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The changing face of subsistence in polar communities: methodologies for assessing health-related effects

https://arctichealth.org/en/permalink/ahliterature284353
Source
Pages 830-831 in N. Murphy and A. Parkinson, eds. Circumpolar Health 2012: Circumpolar Health Comes Full Circle. Proceedings of the 15th International Congress on Circumpolar Health, Fairbanks, Alaska, USA, August 5-10, 2012. International Journal of Circumpolar Health 2013;72 (Suppl 1):830-831
Publication Type
Article
Date
2013
  1 document  
Author
Karen Lyncoln
Kathe Boucha
Paul Anderson
Author Affiliation
NewFields, LLC, Anchorage, Alaska
Alaska Department of Health and Social Services, Health Impact Assessment Program Anchorage, Alaska
Source
Pages 830-831 in N. Murphy and A. Parkinson, eds. Circumpolar Health 2012: Circumpolar Health Comes Full Circle. Proceedings of the 15th International Congress on Circumpolar Health, Fairbanks, Alaska, USA, August 5-10, 2012. International Journal of Circumpolar Health 2013;72 (Suppl 1):830-831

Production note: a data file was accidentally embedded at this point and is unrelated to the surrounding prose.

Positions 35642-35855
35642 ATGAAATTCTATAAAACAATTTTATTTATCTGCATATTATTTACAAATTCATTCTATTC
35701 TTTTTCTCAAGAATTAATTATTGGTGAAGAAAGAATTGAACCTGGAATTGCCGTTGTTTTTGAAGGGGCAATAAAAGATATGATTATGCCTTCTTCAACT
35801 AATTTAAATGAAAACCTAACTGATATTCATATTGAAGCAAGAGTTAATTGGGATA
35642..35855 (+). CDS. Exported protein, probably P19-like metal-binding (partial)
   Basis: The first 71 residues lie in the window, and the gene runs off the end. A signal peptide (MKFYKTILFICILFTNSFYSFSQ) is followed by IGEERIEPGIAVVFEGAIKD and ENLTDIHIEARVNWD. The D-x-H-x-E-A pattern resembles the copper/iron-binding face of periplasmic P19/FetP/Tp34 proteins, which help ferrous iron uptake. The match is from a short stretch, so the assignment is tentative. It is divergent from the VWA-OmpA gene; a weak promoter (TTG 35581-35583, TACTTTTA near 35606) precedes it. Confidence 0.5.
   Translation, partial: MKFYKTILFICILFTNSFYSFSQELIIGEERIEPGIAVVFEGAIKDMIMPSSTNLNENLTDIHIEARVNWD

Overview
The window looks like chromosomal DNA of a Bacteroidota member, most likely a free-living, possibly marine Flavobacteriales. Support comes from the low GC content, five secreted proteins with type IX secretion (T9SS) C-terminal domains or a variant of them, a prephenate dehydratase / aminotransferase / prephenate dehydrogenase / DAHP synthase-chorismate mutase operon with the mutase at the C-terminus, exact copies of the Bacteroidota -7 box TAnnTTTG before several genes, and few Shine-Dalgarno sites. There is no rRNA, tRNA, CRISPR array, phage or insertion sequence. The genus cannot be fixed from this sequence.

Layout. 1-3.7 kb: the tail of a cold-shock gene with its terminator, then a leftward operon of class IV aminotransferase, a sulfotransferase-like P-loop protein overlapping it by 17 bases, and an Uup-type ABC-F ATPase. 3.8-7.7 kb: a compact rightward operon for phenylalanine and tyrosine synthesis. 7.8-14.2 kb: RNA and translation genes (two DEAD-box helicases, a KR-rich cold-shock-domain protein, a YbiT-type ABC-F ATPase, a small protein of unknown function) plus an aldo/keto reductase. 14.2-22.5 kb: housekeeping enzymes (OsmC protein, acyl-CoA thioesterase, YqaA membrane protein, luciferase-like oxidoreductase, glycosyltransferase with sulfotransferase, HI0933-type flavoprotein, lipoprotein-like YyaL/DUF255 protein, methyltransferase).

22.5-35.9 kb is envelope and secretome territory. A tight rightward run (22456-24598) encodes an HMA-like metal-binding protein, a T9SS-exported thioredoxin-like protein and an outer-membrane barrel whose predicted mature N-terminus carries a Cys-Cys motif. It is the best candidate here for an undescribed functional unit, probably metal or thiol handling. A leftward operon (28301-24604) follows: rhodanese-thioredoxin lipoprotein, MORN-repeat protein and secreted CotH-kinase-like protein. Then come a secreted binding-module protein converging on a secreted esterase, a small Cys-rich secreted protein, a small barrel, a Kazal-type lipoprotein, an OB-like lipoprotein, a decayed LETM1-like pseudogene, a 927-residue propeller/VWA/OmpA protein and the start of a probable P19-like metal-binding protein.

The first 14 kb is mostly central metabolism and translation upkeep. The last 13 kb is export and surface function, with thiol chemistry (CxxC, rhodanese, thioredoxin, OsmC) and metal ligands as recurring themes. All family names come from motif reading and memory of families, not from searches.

Date
2013
Language
English
Publication Type
Article
Digital File Format
Text - PDF
Physical Holding
University of Alaska Anchorage
Abstract
The stakeholder engagement process frequently documents community concern over the potential project-related impacts to subsistence activities (1). Potential impacts included changes to quantity, quality (actual and perceived) and access to subsistence resources. The environmental impact assessment process typically develops detailed subsistence resource maps that focus on geography (resource footprint versus the project footprint) and density (the quantity of the resource within a defined footprint). Community harvesting practices are often assessed. Social impact assessment work, including "traditional and local knowledge" surveys is an equally important tool that contributes to the critical role of subsistence activities in local communities. However, while both the environmental and social surveys are useful for the health impact assessment (2), we have found that these data are potentially insufficient for fully analysing and categorising potential human health impacts from large extractive industry projects (3).
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